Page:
Young Defends Indiana Salmon Facility, Free Market Principles in The Star Press
Senate provision threatens to cease production at AquaBounty Technologies in Albany and put Hoosiers out of work
MUNCIE, Ind. – In an op-ed for The Star Press, U.S. Senator Todd Young (R-Ind.) argues for protecting jobs and the production of genetically engineered salmon in Albany, Indiana.
Senator Young recently led a letter to the Senate Appropriations Committee voicing concern over a provision in an agriculture appropriations bill that would prohibit the commercialization of genetically engineered salmon. If enacted, this provision would cause AquaBounty Technologies in Albany to have to cease production immediately and put Hoosiers out of work.
“The results would be this: 160,000 fish currently maturing in Albany would be euthanized. Dozens of Hoosiers would be out of a job. The operation would be moved to another country — likely China — which sees the incredible value in dominating agriculture innovation,” Senator Young writes. “If one legacy industry can manipulate Congress to unilaterally kill one innovative company, how free is our free market? I’m doing everything I can to keep this provision out of our funding bills to protect innovation and ensure the free market is allowed to operate.”
Read the full op-ed here and below.
The Star Press
Sen. Todd Young: Indiana salmon will show how free our free market is
Imagine you’ve finally done it. You’ve invented a new product that will change everything.
Your invention is more efficient and environmentally friendly than the products on the market today, most of which are made overseas. You’ve invested millions to make the product here, and you’ve already hired employees and started production. Your product will hit stores within months at a lower price than existing options.
Now imagine the federal government — for no discernable reason other than to protect the current market leaders — shuts you down.
That exact scenario is playing out right here in Delaware County, Indiana, and the halls of Congress.
A company called AquaBounty has created the world’s first bio-engineered salmon, and they are being produced at a facility in Albany, Ind. I visited this aquaculture facility earlier this year and saw firsthand this remarkable operation and the safeguards they have in place.
These salmon have been deemed as safe to eat and as nutritious as conventional farm-raised salmon, but require half as much food and grow twice as fast. This abundant source of protein comes at a perfect time. According to the United Nations, global food production needs to double in the next 30 years to feed our growing population.
America currently imports more than 80 percent of its salmon from other countries, but now Indiana is in an even better position to feed the world.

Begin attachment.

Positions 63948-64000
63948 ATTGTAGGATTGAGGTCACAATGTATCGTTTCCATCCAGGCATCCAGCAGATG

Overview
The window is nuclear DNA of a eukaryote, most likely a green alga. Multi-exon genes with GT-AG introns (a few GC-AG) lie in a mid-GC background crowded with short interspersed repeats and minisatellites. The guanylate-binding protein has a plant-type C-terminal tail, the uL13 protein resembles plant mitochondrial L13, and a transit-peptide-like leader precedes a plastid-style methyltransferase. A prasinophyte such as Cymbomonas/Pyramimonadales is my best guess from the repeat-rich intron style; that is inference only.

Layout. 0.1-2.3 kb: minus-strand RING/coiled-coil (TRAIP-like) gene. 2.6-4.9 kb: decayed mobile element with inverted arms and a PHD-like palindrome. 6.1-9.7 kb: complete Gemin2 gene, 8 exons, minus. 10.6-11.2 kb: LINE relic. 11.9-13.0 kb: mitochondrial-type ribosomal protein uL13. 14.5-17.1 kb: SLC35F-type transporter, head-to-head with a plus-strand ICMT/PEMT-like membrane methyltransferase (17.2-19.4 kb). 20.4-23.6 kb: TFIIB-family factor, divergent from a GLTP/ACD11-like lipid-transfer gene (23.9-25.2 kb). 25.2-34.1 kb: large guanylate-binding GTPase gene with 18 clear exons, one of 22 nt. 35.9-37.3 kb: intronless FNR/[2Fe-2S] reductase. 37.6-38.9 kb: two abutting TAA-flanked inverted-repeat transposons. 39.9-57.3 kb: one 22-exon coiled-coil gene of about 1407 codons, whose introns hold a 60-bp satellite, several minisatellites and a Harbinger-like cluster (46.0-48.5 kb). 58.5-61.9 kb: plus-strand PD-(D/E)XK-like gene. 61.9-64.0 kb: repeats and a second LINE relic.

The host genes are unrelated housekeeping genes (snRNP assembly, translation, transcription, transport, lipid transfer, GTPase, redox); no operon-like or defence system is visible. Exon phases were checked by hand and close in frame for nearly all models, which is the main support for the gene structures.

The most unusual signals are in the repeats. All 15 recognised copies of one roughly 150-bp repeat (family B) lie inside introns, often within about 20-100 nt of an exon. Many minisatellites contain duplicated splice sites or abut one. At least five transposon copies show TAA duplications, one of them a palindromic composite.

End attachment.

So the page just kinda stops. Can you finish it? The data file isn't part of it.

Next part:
The salmon raised in Indiana were rigorously reviewed by the Food and Drug Administration for nearly 20 years and approved for sale in 2015. The Alaskan salmon industry wants to shut down competition, though, and has fought back.
They successfully delayed AquaBounty for three more years, until I helped remove the final regulatory hurdle earlier this year. Now, worried about a decreased market share, these special interests want to slip a regulation on AquaBounty into our farm spending bill that is usually reserved for prescription drugs.
The Wall Street Journal called this a “fishy” effort “to coddle Alaska’s Pacific salmon industry at the expense of consumers.”
The results would be this: 160,000 fish currently maturing in Albany would be euthanized.
Dozens of Hoosiers would be out of a job.
The operation would be moved to another country — likely China — which sees the incredible value in dominating agriculture innovation.
And the young dreamers and doers across America who are investing in ag technology will suddenly have to wonder whether their effort and investment is truly worth it.
If one legacy industry can manipulate Congress to unilaterally kill one innovative company, how free is our free market?
I’m doing everything I can to keep this provision out of our funding bills to protect innovation and ensure the free market is allowed to operate. But with powerful interests organizing this maneuver behind closed doors, there are no guarantees of success.
You’ve finally done it. Your product is poised to change everything. You’re on the right side of history. You just better hope you’re on the right side of Congress.
Todd Young is the senior United States senator from Indiana, serving since 2017.
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